Four Years of Corbett/Lawrence budgets: A failed record
Letter to the Editor:
I could not agree more strongly with the views expressed by Susan Rzucidlo in last week’s Chester County Press concerning the newly enacted (but as of this writing, not yet signed) state budget for 2014-15.
From the U.S. Congress to our state legislature down to local school boards and townships, the adoption of an annual budget is an opportunity to reflect on critical needs and shared priorities. This year’s budget—like the first three budgets enacted during the tenures of Tom Corbett and John Lawrence—missed that opportunity.
Here’s what I would have done differently:
• Close corporate tax loopholes. Every year, hardworking citizens cover the tab for some of the nation’s largest companies (think Heinz, Home Depot, and Wal-Mart) that can take advantage of special rules to reduce their tax liability, sometimes all the way down to zero. One exception, the Delaware Loophole, provides approximately $500 million in annual savings to major corporations—leaving you to pick up the tab. What’s worse, the loopholes don’t deliver any broad-based benefit to our state’s economy, as evidenced by Pennsylvania’s dismal performance in job growth rankings (48th out of 50 states at last count). I’ll work to close these loopholes, enact a more consistent tax structure that levels the playing field between big and small businesses, and ensure homeowners aren't subsidizing record corporate profits.
• Institute a fair natural gas extraction tax. A study by Pennsylvania’s nonpartisan fiscal office found that the commonwealth has one of the nation’s lowest effective tax rates for what amounts to a booming industry. For perspective, consider that Louisiana and Texas—hardly examples of liberal, high-tax states—have energy tax rates that dwarf Pennsylvania’s. No example better illustrates Harrisburg’s obsession with protecting special interests at the expense of your interests. I’ll stand up to the special interests and support Tom Wolf’s efforts to enact a 5 percent extraction tax that will allow us to meet our state’s core obligations.
• Enact a school funding formula. Pennsylvania is one of just a handful of states without a predictable, research-based method for distributing state school aid. And it shows. Under Governor Rendell, local school districts received significant increases in state aid based on objective measures, such as population growth and local tax effort. When the state did its part, local districts were better able to control property taxes. For example, Avon Grove was able to keep tax rates level for six consecutive years. The Corbett/Lawrence agenda on school funding has been a steady reduction in state support, increased state mandates for education, and a shifting of burden onto homeowners. I’ll fight to enact a school funding formula to ensure that rural, fast-growing, and high-need school districts get their fair share.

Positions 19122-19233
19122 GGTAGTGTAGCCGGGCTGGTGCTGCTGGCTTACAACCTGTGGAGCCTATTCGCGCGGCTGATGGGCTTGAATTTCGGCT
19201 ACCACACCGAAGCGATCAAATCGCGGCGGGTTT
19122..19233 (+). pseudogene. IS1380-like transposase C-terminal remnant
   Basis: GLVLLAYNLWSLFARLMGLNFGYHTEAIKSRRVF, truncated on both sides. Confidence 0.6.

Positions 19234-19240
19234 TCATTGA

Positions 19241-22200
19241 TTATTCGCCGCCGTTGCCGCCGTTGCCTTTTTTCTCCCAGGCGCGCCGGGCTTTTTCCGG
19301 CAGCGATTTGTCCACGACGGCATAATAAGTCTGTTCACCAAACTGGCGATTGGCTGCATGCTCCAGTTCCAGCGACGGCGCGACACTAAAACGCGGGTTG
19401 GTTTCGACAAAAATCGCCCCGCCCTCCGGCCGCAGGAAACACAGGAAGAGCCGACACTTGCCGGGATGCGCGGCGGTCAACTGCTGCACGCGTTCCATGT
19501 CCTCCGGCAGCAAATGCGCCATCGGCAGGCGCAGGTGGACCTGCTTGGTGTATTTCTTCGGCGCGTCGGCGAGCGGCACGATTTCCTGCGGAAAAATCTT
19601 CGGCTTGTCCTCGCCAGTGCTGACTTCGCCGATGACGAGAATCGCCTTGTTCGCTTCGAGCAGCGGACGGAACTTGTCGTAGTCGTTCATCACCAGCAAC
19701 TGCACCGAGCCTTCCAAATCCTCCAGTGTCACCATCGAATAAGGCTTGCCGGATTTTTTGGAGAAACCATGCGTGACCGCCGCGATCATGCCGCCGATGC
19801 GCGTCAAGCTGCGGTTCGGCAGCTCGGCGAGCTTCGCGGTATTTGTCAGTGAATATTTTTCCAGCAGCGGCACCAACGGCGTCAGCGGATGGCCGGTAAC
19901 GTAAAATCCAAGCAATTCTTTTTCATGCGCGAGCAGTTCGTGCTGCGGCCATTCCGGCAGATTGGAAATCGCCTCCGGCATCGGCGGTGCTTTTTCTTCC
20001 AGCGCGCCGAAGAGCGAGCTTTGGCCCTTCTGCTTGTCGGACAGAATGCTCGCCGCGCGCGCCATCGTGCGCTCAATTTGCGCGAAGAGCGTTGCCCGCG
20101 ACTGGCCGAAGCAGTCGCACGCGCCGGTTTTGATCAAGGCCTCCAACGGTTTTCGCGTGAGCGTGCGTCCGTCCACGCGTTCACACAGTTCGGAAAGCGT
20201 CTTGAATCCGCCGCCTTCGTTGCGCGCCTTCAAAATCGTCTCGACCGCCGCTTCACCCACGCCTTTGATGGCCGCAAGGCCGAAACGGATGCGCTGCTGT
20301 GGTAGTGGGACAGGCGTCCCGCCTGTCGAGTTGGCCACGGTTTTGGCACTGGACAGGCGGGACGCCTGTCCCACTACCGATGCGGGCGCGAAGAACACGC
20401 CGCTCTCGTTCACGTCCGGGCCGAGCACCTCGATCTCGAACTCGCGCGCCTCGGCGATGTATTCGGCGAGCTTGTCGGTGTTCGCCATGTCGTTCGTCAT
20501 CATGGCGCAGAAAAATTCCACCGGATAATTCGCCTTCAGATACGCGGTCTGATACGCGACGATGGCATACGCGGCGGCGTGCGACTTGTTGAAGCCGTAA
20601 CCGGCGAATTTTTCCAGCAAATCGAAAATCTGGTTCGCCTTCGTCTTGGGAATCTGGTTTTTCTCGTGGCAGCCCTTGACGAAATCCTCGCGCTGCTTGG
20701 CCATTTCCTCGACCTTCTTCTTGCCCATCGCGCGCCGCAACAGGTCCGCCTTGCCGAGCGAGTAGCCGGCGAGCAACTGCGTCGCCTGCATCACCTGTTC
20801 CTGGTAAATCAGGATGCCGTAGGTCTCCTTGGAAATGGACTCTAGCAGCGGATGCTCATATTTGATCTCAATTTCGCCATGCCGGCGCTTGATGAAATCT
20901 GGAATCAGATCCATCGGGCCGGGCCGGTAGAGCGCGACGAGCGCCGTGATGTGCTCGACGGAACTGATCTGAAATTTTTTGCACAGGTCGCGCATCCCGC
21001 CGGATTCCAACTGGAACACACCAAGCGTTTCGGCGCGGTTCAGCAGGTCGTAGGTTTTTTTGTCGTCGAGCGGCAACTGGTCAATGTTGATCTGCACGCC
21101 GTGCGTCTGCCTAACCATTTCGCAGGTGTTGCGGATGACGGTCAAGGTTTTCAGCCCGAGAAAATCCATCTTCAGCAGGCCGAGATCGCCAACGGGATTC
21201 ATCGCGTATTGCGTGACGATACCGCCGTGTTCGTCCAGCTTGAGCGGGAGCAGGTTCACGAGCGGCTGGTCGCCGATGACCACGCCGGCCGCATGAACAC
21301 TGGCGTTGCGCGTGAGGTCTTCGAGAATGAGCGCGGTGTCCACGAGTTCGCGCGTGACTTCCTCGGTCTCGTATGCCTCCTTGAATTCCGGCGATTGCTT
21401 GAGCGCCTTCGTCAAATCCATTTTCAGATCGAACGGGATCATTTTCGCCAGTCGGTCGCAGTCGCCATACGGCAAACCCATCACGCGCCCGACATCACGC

• Drain legislative reserves. While school districts and programs that serve our state’s most vulnerable citizens have suffered, the state legislature’s reserve (I call it “slush”) has ballooned to more than $150 million. This fund is on top of the legislature’s annual $300 million budget—one of the largest in the nation. It would be hard to justify these levels of expenditures under the best of circumstances, but it defies all logic when you consider the legislature’s abysmal record on the major challenges confronting our state. As your State Representative, I’ll work to drain these reserves and reduce the legislature’s budget by 20 percent—the same degree of cuts imposed by this governor and my opponent on several essential state programs, including support for public higher education. I’ll lead by example and reduce costs for the 13th District legislative office by 20 percent from current levels.
The current situation in Harrisburg is maddening because the solutions are so obvious. Ask major corporations to share basic tax obligations to reduce the load on local businesses and homeowners. Impose an extraction tax like almost every other natural gas-producing state. Return to a school funding formula that bases aid on need, not politics. And subject career politicians to the same level of budget austerity they expect of vital programs that deliver actual services to average Pennsylvanians.
We can make real change in Harrisburg, but not with the same stale approach and continued deference to the special interests. On Nov. 4, from governor on down, you have the power to dictate a new direction and a return to common sense in Harrisburg.
State Rep. candidate 13th district
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